Broadsoft

Peter invested in a company called Sylantro Systems in 1999. For years Sylantro and BroadSoft battled for leadership of the nascent cloud-based communications services market. In 2008, BroadSoft and Sylantro merged and the combined entity went public in 2010, ultimately being acquired by Cisco for $1.9 billion in 2018.

Tellium

Peter co-led Tellium’s spin-out from Bellcore in 1997. Under the leadership of founders Chuck Brackett, Krishna Bala and John Gamelin, the company pioneered the concept of the optical cross-connect. Peter recruited CEO Harry Carr to the company and Tellium went public in 2001, reaching a market capitalization of $3 billion.

Northpoint Communications

Peter led Northpoint’s Series A in 1997. NorthPoint was one of the first of a new generation of broadband CLEC’s (Competitive Local Exchange Carriers). CEO Michael Malaga led a seasoned founding team of veterans from MFS / Worldcom through a rapid national network buildout that was one of the key enablers of the broadband Internet. Northpoint went public in 1999 and reached a market capitalization of $5.5 billion before being acquired by AT&T.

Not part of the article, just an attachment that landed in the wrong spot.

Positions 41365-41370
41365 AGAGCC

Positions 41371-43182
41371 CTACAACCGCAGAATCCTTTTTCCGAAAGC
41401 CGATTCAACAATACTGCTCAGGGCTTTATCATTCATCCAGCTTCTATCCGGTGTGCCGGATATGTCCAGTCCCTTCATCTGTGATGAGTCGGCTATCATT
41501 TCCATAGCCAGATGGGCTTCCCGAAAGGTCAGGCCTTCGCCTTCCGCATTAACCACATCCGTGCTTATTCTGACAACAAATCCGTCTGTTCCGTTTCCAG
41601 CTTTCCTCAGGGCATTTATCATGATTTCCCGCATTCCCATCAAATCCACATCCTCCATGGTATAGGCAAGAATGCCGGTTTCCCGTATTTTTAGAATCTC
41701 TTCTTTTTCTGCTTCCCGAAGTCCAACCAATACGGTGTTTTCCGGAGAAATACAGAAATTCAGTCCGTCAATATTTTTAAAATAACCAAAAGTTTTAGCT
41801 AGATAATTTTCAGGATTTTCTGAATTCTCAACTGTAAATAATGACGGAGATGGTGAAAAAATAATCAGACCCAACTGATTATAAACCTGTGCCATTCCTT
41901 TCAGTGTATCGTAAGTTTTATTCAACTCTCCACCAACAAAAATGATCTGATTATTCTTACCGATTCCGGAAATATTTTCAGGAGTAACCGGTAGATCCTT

iBEAM Broadcasting

Peter co-led the iBEAM Broadcasting start-up financing in 1998. One of the pioneers of internet video distribution at scale, iBEAM went public in 2000 and achieve a $3 billion market cap before being acquired by Williams.

Motive

Peter and his partner Jim Breyer led Accel’s investment in Motive’s start-up financing in 1997. The company was led by CEO Scott Harmon and a stellar founding team that included Mike Maples. Peter also led the firm’s 1999 investment in Broadjump Software, founded by Kip McClanahan and Kenny Van Zant. Both businesses grew rapidly, providing much-needed service management technology to early broadband network operators. In 2003, Motive and Broadjump merged and the combined entity went public in 2004, eventually being acquired by Alcatel-Lucent in 2008.

These 2 Wing companies are still private, but are poised to join the group of billion-dollar-plus outcomes:

Cohesity
Gong.io